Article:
Secrecy | 2003 News ||
Secrecy and Security News
Newer News: March 2003
- Pentagon Rules on "Embedding" Media During Military Operations, guidance, policies and procedures for possible future operations or deployments, February 2003.
- Pentagon Press Briefing on "Embedding" Journalists in Military Units, February 27.
- Richard Clarke's Legacy of Miscalculation by George Smith, Security Focus, February 17. "The outgoing cybersecurity czar will be remembered for his steadfast belief in the danger of Internet attacks, even while genuine threats developed elsewhere."
- Statement on Scientific Publication and Security, issued by science journal editors, February 15. "There is information that, although we cannot now capture it with lists or definitions, presents enough risk of use by terrorists that it should not be published."
- Taking It Up a Level by Noah Schachtman, TechCentralStation.com, February 10. "The Bush administration has raised its terror threat level to orange, the second-highest ranking. Too bad it doesn't mean a whole lot to national defense, experts say."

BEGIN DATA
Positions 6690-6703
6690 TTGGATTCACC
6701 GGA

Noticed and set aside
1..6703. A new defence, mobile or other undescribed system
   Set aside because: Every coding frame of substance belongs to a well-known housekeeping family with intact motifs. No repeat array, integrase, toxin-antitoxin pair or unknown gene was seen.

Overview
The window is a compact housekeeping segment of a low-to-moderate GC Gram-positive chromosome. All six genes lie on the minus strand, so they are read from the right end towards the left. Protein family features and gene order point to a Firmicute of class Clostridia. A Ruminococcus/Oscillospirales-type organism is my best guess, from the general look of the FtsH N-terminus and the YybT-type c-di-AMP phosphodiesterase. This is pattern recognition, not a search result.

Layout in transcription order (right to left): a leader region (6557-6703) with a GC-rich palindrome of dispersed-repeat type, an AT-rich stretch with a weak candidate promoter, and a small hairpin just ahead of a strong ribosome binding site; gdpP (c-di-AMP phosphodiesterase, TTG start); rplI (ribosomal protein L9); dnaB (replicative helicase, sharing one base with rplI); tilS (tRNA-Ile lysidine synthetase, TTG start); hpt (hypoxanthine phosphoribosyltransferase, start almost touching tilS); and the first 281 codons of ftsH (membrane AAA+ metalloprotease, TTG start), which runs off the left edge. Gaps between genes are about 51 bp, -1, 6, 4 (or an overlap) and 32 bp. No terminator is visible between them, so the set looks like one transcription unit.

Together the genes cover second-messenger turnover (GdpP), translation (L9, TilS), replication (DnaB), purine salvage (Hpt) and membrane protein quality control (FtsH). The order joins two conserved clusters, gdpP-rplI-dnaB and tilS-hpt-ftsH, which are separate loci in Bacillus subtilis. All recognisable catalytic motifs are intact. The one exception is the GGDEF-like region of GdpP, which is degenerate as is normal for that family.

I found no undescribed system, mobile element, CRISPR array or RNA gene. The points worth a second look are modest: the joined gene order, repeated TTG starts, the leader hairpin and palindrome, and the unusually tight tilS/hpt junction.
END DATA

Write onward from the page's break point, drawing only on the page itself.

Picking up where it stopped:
- NASA’S Nuclear Prometheus Project Viewed as Major Paradigm Shift by Leonard David, Space.com, February 7. "In the months ahead, as NASA moves forward on the Prometheus effort, openness and transparency must be the watchwords, said Steven Aftergood of the Project on Government Secrecy within the Federation of American Scientists."
- Telling Secrets: Not Just What, but How by Dana Priest, Washington Post, February 6. "Never had the U.S. government disclosed as much sensitive, recent intelligence as Secretary of State Colin L. Powell did yesterday when he released surreptitiously intercepted calls between Iraqi officials and information supplied by Iraqi informants apparently close to Saddam Hussein."
- Spy in the sky good enough for most experts on the ground by Stuart Miller, The Guardian, February 6. "Last night, satellite imaging and chemical weapons experts agreed that while the images might not have been as conclusive as the photographs that proved the presence of Soviet missiles in Cuba in 1963, they offered compelling evidence of Iraq's failure to cooperate with the UN."
- Responsive NASA a role reversal from '86 Challenger explosion: Agency seems to realize its future is at stake by Keay Davidson, San Francisco Chronicle, February 5. "NASA's surprising openness about its investigation into the space shuttle disaster suggests a sea change in space agency culture, one that contrasts dramatically with its evasive, sluggish conduct after the shuttle Challenger explosion in 1986."
Older News: January 2003
2003 News ||
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